Our Heroes: Maisie Greenawalt of Bon Appétit Management Company

Our Hero: Maisie Greenawalt of Bon Appétit Management Company

    As vice president of strategy at the venerable Bon Appétit Management Company, Maisie is a major local and sustainable food hero, and her TEDx Fruitvale has helped shine a light on the issue of farmworker justice.
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The social responsibility efforts of most corporations are met with skepticism by many in the good food movement, but Bon Appétit Management Company, an on-site restaurant service moving swiftly and consistently toward ever more ambitious sustainability standards -- and influencing suppliers, chefs and eaters along the way -- serves for even the most jaded among us as a shining example of a truly mission-driven business, in large part due to the contributions of vice president of strategy Maisie Greenawalt.

Maisie grew up in Santa Cruz, where it was mainstream to eat local eons ago, but rather than preach to the not-yet-converted, she lets the food served in Bon Appétit’s 400-plus cafeterias speak for itself. On labor issues, however, she takes a more direct approach -- her most recent major project, TEDxFruitvale, focused entirely on farmworker justice, a topic that  has only gained serious attention over the last few years.

We recently caught up with Maisie to congratulate her on TEDxFruitvale, get the inside story of Bon Appétit and as  we do with all of Our Heroes, find out more about what brought her to her inspiring work. Here’s what she had to say.

Q. You've contributed a lot to the good food movement over the years, most recently with the organization of TEDxFruitvale, a special conference dedicated to labor issues surrounding food production. The YouTube videoswere amazing – how did the event go in person?

The feeling in the room was incredible. Having so many people focused on farmworkers, who are so often ignored, was truly special. Also, having farmworkers on the stage telling their stories, as well as some listening in the audience (via simultaneous Spanish translation) made the event different from any other I have attended. I was really proud to have been part of making that happen.

Q. And you worked closely with the Coalition of Immokalee Workers on the Code of Conduct associated with their enormously successful Fair Food Campaign, which has really helped get labor into the sustainable food conversation these last few years. What role do corporations have to play in the good food movement in general, as well as on the often-ignored labor front?

Because of our size, we also have the chance to shape the practices of large-scale growers and meat producers.  They have to at least listen to us. Corporations have clout that independent restaurants and nonprofits don’t have.

I think corporations like us have two roles to play. First, we can support small-scale agriculture in a really consistent way. With our thousand-plus Farm to Fork partners, we can take as much as they can grow, we can pay a fair price for it, at the time of delivery if necessary. We're even starting to sign up for a season’s worth of carrots, onions and potatoes. Second, because of our size, we also have the chance to shape the practices of large-scale growers and meat producers. Right after TEDxFruitvale, I had a conversation with a big produce supplier who said to me, “You're really stirring things up!” And I was like, “Yeah! Let’s talk about labor!” They have to at least listen to us. Corporations have clout that independent restaurants and nonprofits don’t have. Unfortunately many don’t always wield that power for good.

Q. You were also instrumental in the creation and launch of Bon Appétit’s Farm to Fork program in 1999, the Eat Local Challenge in 2005, and the Low Carbon Diet and Calculator in 2007. That’s kind of mind-blowing that these projects happened at a company that serves 120 million meals a year. So which project has been most exciting, and what do you see as the biggest milestone – so far – in the good food movement?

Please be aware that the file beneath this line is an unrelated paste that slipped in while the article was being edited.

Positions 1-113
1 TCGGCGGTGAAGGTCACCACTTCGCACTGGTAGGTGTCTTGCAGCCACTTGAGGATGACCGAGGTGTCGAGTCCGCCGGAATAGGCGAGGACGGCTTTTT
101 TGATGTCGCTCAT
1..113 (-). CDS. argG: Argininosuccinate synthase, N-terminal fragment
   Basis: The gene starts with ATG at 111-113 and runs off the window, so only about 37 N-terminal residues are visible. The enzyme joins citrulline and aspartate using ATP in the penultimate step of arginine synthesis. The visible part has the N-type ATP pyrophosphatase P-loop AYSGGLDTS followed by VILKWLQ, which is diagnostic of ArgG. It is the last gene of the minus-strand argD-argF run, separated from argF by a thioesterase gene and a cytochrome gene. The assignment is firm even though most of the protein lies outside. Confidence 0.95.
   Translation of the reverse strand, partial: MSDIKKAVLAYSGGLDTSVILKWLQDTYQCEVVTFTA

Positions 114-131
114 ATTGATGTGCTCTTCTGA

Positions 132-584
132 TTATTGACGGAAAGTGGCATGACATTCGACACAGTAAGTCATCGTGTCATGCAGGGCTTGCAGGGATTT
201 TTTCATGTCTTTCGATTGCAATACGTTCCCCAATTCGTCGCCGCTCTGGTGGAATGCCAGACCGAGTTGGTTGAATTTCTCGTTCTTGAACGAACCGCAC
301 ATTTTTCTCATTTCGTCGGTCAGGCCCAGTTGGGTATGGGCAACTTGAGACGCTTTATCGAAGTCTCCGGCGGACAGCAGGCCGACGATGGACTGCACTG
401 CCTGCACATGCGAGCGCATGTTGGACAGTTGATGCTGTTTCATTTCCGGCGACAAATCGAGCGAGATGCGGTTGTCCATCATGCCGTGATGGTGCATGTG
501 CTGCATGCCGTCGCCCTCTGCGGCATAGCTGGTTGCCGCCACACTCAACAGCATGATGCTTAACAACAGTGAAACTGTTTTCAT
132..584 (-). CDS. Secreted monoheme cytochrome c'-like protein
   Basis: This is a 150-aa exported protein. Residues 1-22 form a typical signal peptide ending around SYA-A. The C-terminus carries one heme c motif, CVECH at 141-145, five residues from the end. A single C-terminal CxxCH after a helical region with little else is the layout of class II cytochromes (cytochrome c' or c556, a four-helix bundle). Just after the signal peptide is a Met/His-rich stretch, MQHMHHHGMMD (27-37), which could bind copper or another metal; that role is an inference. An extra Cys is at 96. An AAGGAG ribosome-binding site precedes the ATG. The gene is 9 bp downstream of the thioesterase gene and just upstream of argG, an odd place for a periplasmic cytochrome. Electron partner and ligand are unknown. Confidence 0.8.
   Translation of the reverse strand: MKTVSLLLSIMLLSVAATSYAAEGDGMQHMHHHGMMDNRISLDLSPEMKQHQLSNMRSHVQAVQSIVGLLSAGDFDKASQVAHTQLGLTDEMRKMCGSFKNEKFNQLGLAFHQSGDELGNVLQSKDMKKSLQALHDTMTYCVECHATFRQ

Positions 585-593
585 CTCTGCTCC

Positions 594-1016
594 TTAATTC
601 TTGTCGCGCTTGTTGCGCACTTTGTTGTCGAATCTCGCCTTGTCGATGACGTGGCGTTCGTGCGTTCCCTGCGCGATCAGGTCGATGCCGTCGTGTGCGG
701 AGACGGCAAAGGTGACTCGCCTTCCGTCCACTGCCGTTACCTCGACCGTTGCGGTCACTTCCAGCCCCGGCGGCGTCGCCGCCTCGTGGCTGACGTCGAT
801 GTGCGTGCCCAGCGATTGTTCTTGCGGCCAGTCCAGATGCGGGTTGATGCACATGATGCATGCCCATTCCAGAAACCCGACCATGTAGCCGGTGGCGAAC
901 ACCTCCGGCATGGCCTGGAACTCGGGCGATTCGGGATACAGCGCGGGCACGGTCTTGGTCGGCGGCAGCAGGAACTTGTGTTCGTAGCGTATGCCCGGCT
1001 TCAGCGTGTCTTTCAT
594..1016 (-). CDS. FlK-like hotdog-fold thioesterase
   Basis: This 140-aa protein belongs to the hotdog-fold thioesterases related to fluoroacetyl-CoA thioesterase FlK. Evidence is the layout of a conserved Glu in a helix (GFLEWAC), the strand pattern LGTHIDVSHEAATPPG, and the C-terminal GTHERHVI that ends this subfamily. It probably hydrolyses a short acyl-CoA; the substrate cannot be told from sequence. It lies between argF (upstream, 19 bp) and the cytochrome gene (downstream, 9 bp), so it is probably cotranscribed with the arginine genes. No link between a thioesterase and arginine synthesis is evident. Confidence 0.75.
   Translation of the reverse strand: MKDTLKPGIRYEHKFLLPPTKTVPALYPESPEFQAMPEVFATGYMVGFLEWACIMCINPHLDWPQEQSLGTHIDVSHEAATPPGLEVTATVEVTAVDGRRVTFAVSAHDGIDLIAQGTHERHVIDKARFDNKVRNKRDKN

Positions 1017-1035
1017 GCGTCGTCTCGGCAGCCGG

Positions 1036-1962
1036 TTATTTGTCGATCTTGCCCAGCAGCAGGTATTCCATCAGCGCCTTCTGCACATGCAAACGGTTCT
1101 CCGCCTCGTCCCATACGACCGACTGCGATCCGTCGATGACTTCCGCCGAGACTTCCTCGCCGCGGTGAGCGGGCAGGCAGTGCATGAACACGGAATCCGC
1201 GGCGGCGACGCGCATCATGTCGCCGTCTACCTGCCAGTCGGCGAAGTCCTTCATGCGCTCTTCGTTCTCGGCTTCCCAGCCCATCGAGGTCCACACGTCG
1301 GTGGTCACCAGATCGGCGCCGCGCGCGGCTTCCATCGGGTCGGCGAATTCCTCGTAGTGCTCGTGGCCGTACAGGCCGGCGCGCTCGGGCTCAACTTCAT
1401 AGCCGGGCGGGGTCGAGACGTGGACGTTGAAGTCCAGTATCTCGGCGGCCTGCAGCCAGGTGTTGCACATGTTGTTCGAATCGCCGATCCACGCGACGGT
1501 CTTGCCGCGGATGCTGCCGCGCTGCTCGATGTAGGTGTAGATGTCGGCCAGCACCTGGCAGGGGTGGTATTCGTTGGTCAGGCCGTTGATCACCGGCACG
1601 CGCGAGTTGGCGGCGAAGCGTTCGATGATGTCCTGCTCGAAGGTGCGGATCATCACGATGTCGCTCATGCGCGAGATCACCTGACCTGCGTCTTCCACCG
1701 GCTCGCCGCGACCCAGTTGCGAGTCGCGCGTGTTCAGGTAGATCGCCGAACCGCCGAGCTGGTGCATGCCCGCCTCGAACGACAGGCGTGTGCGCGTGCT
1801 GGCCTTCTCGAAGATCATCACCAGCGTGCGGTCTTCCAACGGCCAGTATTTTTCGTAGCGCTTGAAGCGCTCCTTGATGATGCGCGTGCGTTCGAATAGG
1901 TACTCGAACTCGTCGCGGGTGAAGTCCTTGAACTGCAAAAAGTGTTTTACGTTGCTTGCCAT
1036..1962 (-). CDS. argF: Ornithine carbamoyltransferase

The first Eat Local Challenge Day in the fall of 2005 was a real watershed moment for us. We had never done a companywide promotion before. We give the chefs and managers as much latitude as possible to create menus and events that are right for their specific customers and their region, so asking everyone to hold an event on the same day was a risk from a company-culture standpoint. It was a big request — cook a meal using only ingredients from within 150 miles, except salt. Remember, this was before The Omnivore’s Dilemma came out, before locavore was in common usage.

Then Hurricane Katrina hit. We went back to the chefs and managers and suggested we cancel the challenge. They said “No! We have this farmer and that farmer lined up; we have our menu all planned! You can’t cancel it!” So we went ahead. We had anticipated a little resistance, but instead we got this incredible team and community effort. The other thing that was so exciting was that we had actually planned the Challenge thinking it would illustrate the loss of biodiversity, that the menus would be similar around the country. However, that wasn’t the case at all! It was the opposite — I was just blown away by the different crops and dishes that our chefs featured.

Q. You said in your opening remarks at the TedX event that you “have a pretty cool job.” It must be neat to feel like you're effecting change on a large scale. There must be some frustrations, though – what is not moving fast enough? What keeps you up at night?

It still surprises me, sometimes  just how big the gap is between the good food movement and industrial agriculture, how little both sides understand each other. It’s frustrating but also exciting to overcome. Last week we were talking to a major meat producer about starting up a program that could get certified by Food Alliance[a rigorous third-party sustainability certifier]. And this company was so floored by what we were proposing they do. They said, “Everything we've done has always been aimed at reducing costs in production. No one has ever asked us to do things that are inefficient, that cost more.”  I'm still not sure they get the reasoning behind our requests. The partnership isn’t necessarily going to happen, but it feels great to be able to ask them those questions and introduce them to new ideas.